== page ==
If you have experienced the death of a loved one in the wake of an accident, suing may not be the first thing on your mind. Even during this difficult time, it is important to understand the legal options before you, including the possibility of a wrongful death action.
At this point, you are probably still in shock. You may not yet know all the facts, including whether someone's negligence caused the accident or the full extent of the resulting damages. Speaking with an attorney can help you get the information you need to decide how to proceed next.
Damages for next of kin
Typically, an Ohio wrongful death case may include two types of actions. One of them aims to compensate close family members for the financial and emotional losses they sustain from the decedent's passing away. Damages may include financial support the decedent would have otherwise provided, loss of companionship, guidance and services as well as the emotional pain of the next of kin.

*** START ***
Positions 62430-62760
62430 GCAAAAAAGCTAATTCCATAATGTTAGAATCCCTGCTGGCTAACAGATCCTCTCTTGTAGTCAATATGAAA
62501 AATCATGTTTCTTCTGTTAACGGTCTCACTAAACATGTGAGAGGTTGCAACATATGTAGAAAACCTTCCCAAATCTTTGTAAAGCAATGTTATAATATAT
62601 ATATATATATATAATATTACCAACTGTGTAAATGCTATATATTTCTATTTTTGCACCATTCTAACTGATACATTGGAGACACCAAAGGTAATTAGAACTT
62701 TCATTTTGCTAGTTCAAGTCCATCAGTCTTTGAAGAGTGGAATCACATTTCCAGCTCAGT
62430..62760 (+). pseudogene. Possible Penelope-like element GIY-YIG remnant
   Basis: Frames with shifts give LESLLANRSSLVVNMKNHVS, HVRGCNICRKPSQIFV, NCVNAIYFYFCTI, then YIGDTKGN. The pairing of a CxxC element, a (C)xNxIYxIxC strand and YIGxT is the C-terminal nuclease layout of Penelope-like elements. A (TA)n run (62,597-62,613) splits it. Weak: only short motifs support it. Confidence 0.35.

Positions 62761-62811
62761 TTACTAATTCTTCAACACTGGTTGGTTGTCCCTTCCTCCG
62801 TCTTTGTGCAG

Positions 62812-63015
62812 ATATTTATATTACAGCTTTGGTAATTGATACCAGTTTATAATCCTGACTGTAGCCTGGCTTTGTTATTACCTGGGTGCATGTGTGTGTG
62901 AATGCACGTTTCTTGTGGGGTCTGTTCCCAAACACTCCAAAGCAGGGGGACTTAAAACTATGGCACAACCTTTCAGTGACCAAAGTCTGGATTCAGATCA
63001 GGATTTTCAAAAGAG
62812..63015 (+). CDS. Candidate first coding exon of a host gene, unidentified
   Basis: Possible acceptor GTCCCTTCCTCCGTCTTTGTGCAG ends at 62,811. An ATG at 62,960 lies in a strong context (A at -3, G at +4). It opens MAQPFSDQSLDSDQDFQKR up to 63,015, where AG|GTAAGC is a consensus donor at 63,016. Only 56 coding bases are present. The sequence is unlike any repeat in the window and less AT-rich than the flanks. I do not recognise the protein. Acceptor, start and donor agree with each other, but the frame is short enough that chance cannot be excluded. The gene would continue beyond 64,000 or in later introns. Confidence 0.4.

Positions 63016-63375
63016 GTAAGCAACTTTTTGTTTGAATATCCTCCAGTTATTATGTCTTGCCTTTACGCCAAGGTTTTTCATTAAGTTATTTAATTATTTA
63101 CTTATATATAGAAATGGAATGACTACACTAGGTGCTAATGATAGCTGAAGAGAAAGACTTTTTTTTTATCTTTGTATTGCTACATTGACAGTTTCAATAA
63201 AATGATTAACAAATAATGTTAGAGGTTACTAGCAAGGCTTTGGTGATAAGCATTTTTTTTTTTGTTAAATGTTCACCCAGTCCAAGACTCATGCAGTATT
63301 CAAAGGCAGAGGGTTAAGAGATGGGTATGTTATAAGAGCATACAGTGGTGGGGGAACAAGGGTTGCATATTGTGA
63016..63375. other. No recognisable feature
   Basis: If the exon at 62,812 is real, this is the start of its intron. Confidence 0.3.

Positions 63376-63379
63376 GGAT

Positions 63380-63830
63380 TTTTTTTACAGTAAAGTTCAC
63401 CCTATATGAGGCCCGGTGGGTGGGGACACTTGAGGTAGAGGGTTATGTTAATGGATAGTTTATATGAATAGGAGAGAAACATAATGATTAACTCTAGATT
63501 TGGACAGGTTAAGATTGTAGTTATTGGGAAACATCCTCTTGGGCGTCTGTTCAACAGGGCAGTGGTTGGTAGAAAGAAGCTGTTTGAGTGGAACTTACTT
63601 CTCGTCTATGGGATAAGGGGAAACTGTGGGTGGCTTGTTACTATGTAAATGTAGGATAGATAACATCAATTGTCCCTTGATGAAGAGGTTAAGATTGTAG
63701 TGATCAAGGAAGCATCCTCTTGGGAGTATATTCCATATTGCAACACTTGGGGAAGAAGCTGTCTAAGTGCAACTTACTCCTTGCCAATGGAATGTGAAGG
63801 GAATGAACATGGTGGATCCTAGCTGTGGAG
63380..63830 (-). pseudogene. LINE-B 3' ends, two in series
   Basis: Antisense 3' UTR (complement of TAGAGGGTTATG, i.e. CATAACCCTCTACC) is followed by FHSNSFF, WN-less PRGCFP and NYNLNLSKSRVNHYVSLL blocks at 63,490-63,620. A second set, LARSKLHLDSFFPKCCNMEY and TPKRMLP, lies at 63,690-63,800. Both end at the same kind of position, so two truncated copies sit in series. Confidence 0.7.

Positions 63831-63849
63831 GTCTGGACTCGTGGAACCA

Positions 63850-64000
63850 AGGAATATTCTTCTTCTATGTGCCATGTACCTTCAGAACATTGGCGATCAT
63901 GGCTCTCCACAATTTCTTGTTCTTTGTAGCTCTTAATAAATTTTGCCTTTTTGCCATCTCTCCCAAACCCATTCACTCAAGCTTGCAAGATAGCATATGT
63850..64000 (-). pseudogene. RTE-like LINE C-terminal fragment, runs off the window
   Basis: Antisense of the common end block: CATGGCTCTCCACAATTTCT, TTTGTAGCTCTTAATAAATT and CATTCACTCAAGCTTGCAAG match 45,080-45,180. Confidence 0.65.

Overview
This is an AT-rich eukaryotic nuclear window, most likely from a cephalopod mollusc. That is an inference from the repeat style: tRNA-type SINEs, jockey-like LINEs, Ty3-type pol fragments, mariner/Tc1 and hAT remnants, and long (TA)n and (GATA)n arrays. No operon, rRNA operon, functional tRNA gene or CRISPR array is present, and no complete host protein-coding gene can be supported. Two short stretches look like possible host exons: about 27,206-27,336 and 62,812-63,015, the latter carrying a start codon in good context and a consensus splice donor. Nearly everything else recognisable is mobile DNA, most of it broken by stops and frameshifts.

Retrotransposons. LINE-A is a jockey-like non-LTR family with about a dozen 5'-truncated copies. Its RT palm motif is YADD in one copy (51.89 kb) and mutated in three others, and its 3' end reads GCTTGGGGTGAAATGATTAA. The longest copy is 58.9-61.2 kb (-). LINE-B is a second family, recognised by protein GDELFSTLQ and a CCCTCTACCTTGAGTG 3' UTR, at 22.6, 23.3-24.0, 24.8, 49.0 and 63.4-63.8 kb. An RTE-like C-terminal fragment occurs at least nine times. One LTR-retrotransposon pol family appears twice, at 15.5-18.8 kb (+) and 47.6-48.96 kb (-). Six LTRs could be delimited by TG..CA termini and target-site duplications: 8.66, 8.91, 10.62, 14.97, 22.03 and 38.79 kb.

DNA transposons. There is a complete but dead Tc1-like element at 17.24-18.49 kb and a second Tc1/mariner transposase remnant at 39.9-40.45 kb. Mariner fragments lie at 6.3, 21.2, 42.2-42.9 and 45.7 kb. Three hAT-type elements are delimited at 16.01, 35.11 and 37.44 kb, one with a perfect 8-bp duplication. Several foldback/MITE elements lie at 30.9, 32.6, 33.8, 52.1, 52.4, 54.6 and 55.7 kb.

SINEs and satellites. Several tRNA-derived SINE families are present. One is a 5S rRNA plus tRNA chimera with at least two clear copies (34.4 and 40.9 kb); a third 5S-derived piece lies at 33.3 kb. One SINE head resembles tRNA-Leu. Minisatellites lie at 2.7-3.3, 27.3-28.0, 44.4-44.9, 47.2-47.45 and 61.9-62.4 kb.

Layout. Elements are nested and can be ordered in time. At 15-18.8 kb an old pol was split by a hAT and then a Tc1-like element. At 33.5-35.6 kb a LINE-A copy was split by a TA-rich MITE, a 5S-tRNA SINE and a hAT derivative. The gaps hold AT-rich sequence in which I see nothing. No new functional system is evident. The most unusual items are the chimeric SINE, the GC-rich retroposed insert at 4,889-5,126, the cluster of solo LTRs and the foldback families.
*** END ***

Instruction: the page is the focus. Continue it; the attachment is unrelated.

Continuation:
Damages suffered by decedent
The other, called a survival action, consists of the action the decedent could have filed had he or she survived. It focuses on the damages the decedent sustained, such as pain and suffering and medical bills that occurred prior to the death.
Who can file the lawsuit
The personal representative of the decedent's estate files the wrongful death suit. This is usually the executor or the administrator of the estate. As the one to manage the estate, the representative also manages the distribution of any settlement or damages award, including the payment of burial costs from these funds.
How the proceeds are distributed
Proceeds from a wrongful death action generally go to the heirs. This distribution does not relate to any provision in the will. Because this type of action focuses on damages to the next of kin, the proceeds do not form part of the estate. Ohio law provides that such proceeds should be divided equitably; the beneficiaries can do so themselves, or the court can step in if they cannot agree.
In a survival action, which focuses on damages to the decedent, the award or settlement forms part of the estate. As such, these proceeds will be distributed according to the will or by Ohio's intestacy provisions.